On that note, I know a few people who swear they will not apply for a position where the advertisement doesn't give any hint of pay. And I occasionally see those ads and wonder that if the people advertising truly understand that when they don't include a pay range, that a lot of otherwise excellent candidates are going to avoid applying just because they assume that an unstated pay = pathetic and embarrassing pay. I've applied for a few of those and with one exception, that was pretty much the case. I've heard the justification that this weeds out the people who aren't serious about the position, but honestly I'm not buying it. If you are paying a good salary, while it may weed out the timewasters or the money-hunting types, it also weeds out far too many excellent candidates. Perhaps some places aren't allowed to advertise their pay. If that's your institution: what is the background here? Do you find it affects the size or quality of your candidate pool? What are the regulations that prevent you from giving applicants an idea of what the compensation might be? Are you at an institution that doesn't advertise the pay for other reasons? Want to explain or defend your practices? I'll take out your name & institution and post an explanation on your behalf if you need to be anonymous. Send me an email.

For those that give pay ranges, you can generally assume that they're going to be hiring closer to the bottom end of it. In some cases that top number looks really nice, but that may not be a hiring range. At one place I knew, that was the top wage for the job scale: that is, that it would take you about 20 years to hit that number and then you were topped out, you'd never get a raise above that. Some will let you negotiate for a point in that range, some won't. I haven't yet figured out a way to tell which is which. If anybody out there reading this has, please share?

Got any other intangibles or not clearly defined requirements you've seen in an ad? Want me or the other blog readers to take a stab at them? Let's see them. Hit comment below and type away. And in that line, Jamie is still waiting for an answer from the Background posting comment that asked about the NARA presidential library requirement: "Knowledge of the recent history of the United States, the Presidency and the Federal Government, and the organization and functions of the White House staff and Executive branch." Anybody know what would meet this one? I guessed maybe modern US history or poli sci courses might cover it, but I really don't know. Anybody?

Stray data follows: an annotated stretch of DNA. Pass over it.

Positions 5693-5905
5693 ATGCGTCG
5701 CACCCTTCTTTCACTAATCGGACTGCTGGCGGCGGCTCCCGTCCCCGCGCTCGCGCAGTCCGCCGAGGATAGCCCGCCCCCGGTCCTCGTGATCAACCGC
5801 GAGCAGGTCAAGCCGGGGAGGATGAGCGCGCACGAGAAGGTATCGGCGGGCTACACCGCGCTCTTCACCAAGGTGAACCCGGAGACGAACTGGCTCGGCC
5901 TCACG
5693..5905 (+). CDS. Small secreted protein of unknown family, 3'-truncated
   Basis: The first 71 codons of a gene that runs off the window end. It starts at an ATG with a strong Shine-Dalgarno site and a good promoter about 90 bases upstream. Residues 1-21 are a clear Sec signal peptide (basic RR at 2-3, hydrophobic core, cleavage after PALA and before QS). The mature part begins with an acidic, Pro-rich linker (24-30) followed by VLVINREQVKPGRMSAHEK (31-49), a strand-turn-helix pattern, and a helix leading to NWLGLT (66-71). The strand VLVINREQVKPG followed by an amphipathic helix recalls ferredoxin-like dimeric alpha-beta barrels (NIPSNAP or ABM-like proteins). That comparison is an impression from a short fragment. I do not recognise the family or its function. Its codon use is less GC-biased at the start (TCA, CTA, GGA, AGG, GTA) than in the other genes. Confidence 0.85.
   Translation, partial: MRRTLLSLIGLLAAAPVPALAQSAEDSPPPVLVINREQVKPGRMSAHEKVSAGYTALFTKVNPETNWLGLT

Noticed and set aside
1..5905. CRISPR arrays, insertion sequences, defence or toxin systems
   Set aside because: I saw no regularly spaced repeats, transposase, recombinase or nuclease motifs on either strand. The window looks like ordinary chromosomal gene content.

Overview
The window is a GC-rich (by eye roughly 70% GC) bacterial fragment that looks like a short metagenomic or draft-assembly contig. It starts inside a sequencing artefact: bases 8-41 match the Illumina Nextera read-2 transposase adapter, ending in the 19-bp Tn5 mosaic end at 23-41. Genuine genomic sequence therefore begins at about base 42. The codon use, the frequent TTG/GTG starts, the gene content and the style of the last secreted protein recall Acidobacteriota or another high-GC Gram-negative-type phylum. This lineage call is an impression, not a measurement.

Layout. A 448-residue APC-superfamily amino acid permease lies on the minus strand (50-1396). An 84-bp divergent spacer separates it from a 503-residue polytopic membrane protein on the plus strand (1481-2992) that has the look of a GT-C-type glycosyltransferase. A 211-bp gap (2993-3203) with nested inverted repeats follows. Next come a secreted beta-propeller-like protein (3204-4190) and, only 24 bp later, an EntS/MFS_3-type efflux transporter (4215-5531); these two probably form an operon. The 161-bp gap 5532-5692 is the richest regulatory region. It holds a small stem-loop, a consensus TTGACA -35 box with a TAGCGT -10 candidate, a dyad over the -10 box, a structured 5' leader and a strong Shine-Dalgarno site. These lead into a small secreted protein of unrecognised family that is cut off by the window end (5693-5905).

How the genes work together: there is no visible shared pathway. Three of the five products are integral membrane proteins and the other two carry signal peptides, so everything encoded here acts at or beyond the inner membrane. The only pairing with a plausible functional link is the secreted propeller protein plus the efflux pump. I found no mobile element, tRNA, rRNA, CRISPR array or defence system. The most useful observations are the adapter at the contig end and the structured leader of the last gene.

11 comments:

  1. I'm not an expert... I'm actually still working on my MLIS, but I can take a stab at the NARA position. My background for this comes from two sources: 1. talking to a NARA archivistist working in New York Regional 2. A Recently graduated classmate that got her first job at the new President Bush Library down in Texas. From these two sources, I have asertained that you don't need to have much details on the governmental workings knowledge, but more is always better. If you know the general ways things move through the the various departments have an idea of the differences between the roles of the various secretaries etc (information you should get out of one intro college level US history/political science/government course), you are not going to get cut out based on that alone. However, being able to answer these government pop quiz questions more completely could potentially give you extra points when they are tallying up the candidates and deciding who is worth talking to. As for the 'recent' part of that question, it depends on which presidential library you are looking to work in. My friend in the Bush Library? Yes, they wanted her to know more details about his specific administration and especially changes that came about in his presidency. (i.e. knowing what homeland security does) I also know some people who have worked in the FDR library in New York, and they seem to not be very interested at all with recent history, but definitely want staff that are very familiar with the New Deal era etc. Anyway, I hope this helps, I'm not a recruiter, so maybe I am missing an aspect, but it seems like these questions are more to weed out the entirely uninformed than to give the job to the biggest US government buff.
    Great work on the blog, wonderfully informative read!

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  2. Thanks Teresa! Any thoughts about how you'd summarize that type of knowledge for providing it in the application itself? I can see how this would come up in an interview question but are the app answers supposed to be this long? I really don't know--I never got past the first 2 questions on a NARA app.